Tracing your family tree, or re-uniting with lost family members, became a lot easier with the advent of the Inernet. Now it's just become a whole lot more accurate with the advent of DNA testing.
The Generations Network is combining its collection of online family trees and historical documents with Sorenson Genomics' precision ancestral DNA testing. The partnership promises to revolutionise family history by allowing people to trace their roots and connect to distant cousins through DNA at the click of a mouse.
Ancestry.com – which is owned by The Generations Network – boasts more than 14-million users and the world's largest collection of online family trees. In the last 12 months alone, more than 2-million people have built family trees on the site.
Sorenson Genomics offers genetic genealogy testing services, and has been helping genealogists extend branches of their family trees through DNA analysis since 2001.
"Entering the DNA category is a natural and powerful extension of our company's mission to connect families across distance and time," says Tim Sullivan, CEO of The Generations Network. "Our partnership with Sorenson Genomics creates an incredible combination of resources designed to demonstrate how closely we are all related."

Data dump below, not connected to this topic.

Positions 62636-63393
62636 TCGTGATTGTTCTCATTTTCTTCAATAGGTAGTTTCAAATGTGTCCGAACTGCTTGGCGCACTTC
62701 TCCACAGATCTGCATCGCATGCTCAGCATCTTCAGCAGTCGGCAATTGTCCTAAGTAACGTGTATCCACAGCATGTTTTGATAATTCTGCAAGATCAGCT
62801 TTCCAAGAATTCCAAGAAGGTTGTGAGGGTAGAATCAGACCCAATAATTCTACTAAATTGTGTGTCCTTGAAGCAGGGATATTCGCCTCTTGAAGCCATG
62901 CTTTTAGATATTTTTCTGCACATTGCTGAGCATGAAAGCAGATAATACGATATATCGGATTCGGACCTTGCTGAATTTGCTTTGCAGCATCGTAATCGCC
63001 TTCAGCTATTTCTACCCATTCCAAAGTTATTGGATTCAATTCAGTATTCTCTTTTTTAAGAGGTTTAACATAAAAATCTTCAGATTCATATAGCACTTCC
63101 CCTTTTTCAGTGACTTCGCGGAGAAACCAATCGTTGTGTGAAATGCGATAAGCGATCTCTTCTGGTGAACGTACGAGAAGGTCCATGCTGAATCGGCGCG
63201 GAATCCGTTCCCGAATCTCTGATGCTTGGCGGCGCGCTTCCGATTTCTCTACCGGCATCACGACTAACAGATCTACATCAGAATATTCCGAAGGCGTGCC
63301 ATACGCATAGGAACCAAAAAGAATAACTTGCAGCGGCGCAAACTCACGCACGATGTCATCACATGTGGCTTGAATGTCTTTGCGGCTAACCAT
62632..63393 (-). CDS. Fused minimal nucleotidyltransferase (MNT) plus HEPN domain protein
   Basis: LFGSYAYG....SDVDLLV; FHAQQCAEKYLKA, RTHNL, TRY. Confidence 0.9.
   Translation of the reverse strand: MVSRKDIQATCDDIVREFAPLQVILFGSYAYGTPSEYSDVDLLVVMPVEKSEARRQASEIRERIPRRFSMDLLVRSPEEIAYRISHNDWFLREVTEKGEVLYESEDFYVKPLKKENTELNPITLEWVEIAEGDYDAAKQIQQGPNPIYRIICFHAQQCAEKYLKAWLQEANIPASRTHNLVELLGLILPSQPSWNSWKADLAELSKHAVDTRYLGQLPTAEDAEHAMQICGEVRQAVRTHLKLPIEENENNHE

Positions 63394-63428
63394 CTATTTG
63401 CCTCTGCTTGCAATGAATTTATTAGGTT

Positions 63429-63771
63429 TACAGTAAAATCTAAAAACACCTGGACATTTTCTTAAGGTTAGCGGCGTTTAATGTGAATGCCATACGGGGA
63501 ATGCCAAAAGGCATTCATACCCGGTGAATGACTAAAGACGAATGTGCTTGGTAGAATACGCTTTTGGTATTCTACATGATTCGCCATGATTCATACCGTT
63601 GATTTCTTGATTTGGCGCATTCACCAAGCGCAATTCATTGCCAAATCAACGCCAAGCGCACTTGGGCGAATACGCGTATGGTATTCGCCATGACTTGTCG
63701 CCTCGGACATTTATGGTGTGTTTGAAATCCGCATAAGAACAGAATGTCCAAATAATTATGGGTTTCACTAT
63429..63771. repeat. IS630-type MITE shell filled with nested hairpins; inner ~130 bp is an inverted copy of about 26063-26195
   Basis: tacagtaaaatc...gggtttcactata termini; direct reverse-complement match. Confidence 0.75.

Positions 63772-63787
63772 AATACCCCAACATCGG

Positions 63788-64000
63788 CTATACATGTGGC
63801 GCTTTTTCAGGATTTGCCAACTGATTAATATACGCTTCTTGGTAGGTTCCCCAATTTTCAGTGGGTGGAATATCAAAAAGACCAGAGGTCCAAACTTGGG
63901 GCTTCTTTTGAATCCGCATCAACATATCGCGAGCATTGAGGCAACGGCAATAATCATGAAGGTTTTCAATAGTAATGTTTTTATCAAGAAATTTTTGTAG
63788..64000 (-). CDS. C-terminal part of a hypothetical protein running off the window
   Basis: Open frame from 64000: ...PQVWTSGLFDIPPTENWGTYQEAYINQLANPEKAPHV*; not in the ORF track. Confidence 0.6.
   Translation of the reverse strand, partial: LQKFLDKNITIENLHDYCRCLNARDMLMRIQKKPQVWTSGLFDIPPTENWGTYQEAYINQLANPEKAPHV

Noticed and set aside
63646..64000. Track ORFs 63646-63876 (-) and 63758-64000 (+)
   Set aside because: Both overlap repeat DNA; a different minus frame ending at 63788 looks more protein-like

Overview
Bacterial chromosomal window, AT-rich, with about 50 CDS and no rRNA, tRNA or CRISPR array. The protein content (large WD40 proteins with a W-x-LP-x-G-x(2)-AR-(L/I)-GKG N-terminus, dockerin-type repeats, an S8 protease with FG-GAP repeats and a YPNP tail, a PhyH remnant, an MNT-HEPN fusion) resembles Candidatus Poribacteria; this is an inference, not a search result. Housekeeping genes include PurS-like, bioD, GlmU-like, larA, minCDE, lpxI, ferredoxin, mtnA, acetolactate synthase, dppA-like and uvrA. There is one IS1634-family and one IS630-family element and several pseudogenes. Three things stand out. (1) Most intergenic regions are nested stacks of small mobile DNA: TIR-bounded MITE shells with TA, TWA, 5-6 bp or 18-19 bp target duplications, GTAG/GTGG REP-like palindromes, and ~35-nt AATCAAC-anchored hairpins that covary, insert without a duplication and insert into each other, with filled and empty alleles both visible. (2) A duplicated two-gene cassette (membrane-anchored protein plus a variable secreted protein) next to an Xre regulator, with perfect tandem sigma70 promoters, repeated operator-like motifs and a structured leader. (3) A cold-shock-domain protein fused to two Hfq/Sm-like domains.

By taking a simple cheek-swab test and comparing results against DNA profiles in a test-results database, just about anyone can uncover genealogical associations unimaginable just a few years ago. Users can easily connect with and discover lost or unknown relatives within a few generations, as well as gain insight into where their families originated thousands of years ago.
In the coming months, Ancestry.com will release technology that captures DNA test results in an ever-expanding, searchable database. Using this database, users can easily identify distant cousins and tap into thousands of hours of already-completed genetic genealogical research, breaking through family tree dead-ends or barriers such as missing or inaccurate records and name changes.
Ancestry.com is also developing technology that will allow users to integrate DNA results with the historical documents already in their online family trees.